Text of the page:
City DopeNews

ACC Commission Will Vote on Transportation Projects Feb. 1

ACC commissioners will approve a final list of transportation projects Dec. 1 to put before voters in May.

A 22-member citizens advisory committee has been working for months to whittle proposals down to $144 million, the amount the 1% TSPLOST sales tax for transportation is expected to generate over five years. Chair Lauren Blais told the commission Dec. 14 that the committee focused on leveraging state and federal grants, safety, equity and underserved communities. 

Some of the big-ticket items include $25 million for transit operations, which would keep Athens Transit fare-free through 2027; $16.8 million to implement the Athens in Motion bike and pedestrian master plan; $15.2 million specifically for bike and pedestrian projects on West Broad Street and Atlanta Highway; $9.7 million to purchase electric vehicles; $8.9 million for a Beech Haven greenway linking Forest Heights and Sycamore Drive; and $7.5 million to complete the Firefly Trail. There’s also funding for bike and pedestrian improvements on other specific corridors, such as Timothy Road, Lexington Road, Old Hull Road, Westchester Drive and the Stonehenge neighborhood. Other projects of note include greenway connectors to J.J. Harris Elementary School and Gospel Pilgrim Cemetery, a back entrance off Newton Bridge Road to Sandy Creek Nature Center, express transit service citywide and a host of smaller projects for the historically underserved East and North Athens areas.

Other funds will likely go to less “sexy” projects like bridge and culvert replacement, although the advisory committee cut funding for road repaving in hopes that the commission would find another source. That was just one of the projects commissioners have described as priorities that the advisory committee left off; others include making the College Square pedestrian plaza permanent and a roundabout at West Broad Street and Hancock Avenue.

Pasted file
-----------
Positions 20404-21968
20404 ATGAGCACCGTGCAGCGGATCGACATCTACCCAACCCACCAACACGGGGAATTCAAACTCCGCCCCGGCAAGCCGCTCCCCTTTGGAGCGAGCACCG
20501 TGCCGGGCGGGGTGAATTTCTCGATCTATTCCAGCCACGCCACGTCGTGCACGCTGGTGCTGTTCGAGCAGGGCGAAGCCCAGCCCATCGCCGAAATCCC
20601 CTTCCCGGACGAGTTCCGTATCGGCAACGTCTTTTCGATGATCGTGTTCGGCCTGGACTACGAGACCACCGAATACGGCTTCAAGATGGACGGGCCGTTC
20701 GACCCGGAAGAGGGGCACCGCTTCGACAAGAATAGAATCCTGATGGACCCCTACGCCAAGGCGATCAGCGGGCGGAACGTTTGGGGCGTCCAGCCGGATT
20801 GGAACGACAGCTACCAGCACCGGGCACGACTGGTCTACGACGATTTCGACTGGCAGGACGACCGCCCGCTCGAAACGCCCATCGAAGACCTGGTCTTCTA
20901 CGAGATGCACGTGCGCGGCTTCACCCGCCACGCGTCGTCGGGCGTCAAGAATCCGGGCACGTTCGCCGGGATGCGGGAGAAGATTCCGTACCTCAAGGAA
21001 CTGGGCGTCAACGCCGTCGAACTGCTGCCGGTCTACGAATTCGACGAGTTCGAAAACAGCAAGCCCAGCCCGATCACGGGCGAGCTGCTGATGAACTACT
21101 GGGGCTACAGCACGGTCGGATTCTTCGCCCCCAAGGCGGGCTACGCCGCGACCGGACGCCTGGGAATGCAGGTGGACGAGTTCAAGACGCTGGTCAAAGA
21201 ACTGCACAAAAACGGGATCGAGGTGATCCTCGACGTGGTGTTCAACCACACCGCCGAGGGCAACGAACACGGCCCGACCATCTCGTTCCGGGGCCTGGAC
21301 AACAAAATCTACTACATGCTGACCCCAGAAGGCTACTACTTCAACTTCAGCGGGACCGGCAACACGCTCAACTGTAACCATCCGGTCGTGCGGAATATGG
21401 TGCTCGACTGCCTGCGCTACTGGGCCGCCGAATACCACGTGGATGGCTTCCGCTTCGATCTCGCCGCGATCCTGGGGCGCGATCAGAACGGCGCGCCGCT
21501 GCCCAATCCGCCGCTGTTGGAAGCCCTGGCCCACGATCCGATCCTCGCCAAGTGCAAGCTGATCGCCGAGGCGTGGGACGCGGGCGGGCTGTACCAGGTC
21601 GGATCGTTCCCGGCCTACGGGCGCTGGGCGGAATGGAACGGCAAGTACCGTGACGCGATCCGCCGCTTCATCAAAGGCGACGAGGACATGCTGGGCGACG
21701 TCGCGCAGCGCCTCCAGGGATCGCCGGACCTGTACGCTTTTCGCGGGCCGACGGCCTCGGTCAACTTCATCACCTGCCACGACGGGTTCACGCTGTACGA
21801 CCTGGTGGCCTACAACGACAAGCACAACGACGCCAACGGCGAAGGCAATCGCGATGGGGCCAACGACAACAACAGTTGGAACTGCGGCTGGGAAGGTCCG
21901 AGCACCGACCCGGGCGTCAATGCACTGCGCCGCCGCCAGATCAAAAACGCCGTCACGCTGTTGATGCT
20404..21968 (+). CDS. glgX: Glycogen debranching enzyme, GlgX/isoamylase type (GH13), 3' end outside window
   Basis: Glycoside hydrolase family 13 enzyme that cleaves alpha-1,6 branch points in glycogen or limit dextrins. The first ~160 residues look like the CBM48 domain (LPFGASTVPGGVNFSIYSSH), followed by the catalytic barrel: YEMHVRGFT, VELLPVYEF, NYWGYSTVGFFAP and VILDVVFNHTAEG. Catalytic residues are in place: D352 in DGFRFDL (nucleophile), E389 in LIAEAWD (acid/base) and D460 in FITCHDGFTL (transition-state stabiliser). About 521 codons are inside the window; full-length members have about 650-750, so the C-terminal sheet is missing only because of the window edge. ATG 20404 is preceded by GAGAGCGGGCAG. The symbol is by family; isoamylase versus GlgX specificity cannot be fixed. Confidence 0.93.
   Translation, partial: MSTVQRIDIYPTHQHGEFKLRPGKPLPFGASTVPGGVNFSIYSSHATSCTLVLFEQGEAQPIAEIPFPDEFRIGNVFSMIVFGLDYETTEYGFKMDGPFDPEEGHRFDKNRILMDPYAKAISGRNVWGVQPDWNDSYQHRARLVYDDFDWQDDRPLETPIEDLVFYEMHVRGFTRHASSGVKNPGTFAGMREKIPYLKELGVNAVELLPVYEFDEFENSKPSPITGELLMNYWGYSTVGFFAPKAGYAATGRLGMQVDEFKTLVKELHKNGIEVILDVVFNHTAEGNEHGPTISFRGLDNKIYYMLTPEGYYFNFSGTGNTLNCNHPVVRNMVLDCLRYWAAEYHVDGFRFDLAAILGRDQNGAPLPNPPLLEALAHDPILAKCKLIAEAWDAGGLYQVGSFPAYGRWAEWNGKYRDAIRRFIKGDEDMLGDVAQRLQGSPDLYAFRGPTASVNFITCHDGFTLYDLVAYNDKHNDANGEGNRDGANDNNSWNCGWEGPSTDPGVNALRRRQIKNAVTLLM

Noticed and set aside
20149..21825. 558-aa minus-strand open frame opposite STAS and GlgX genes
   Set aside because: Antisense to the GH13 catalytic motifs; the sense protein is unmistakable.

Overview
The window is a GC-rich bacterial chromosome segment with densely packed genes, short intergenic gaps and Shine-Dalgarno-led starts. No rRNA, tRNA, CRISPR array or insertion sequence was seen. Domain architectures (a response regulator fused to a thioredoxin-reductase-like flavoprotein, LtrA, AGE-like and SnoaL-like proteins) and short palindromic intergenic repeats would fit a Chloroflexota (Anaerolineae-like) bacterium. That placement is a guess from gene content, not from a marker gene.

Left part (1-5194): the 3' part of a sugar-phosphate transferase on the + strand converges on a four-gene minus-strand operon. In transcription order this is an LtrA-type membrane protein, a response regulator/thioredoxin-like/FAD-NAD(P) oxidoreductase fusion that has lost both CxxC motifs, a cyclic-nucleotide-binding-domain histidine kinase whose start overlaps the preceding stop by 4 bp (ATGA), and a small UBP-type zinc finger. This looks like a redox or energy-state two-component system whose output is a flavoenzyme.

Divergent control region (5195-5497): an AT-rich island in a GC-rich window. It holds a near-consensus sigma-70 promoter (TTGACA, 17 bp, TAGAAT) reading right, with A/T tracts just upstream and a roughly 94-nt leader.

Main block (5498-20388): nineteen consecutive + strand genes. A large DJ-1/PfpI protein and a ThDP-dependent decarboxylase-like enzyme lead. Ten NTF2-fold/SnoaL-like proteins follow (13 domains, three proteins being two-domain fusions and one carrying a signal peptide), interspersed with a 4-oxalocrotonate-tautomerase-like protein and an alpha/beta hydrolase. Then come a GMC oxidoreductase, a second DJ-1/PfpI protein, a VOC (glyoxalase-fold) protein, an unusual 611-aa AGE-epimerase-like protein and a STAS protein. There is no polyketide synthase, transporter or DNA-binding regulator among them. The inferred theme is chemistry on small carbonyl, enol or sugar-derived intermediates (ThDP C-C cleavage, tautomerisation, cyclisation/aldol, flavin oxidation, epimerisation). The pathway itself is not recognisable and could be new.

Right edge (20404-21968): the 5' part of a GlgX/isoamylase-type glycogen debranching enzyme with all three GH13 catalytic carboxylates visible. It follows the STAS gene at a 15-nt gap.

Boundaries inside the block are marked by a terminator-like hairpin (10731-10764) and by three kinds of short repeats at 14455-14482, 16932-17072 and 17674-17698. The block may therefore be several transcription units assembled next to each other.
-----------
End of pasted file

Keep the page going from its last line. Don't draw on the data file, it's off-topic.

Meanwhile, commissioners are advocating for more projects for their districts. “We have more [projects] in District 9 than we’ve ever had before,” Commissioner Ovita Thornton said, but “the dollar amount is no comparison.” Commissioner Russell Edwards is pushing for Five Points intersection improvements. Commissioners Melissa Link and Tim Denson want a bike path on Jefferson Road. And Commissioner Patrick Davenport asked to include projects on Nowhere and Smithonia roads. Adding their priorities, though, will also require commissioners to cut other projects.

Some commissioners also want to reorganize money into “buckets” rather than hyper-specific projects. That would be unfair to the citizens and staff who proposed projects and the TSPLOST advisory committee, committee member Allen Jones told the commission at a Jan. 18 hearing.

The federal infrastructure act could provide opportunities for more funding, Blais said, but those are still coming into focus. “I know we’re all parsing, trying to find out what will come our way,” she said. “It’s more important than ever. This is a once-in-a-lifetime opportunity.”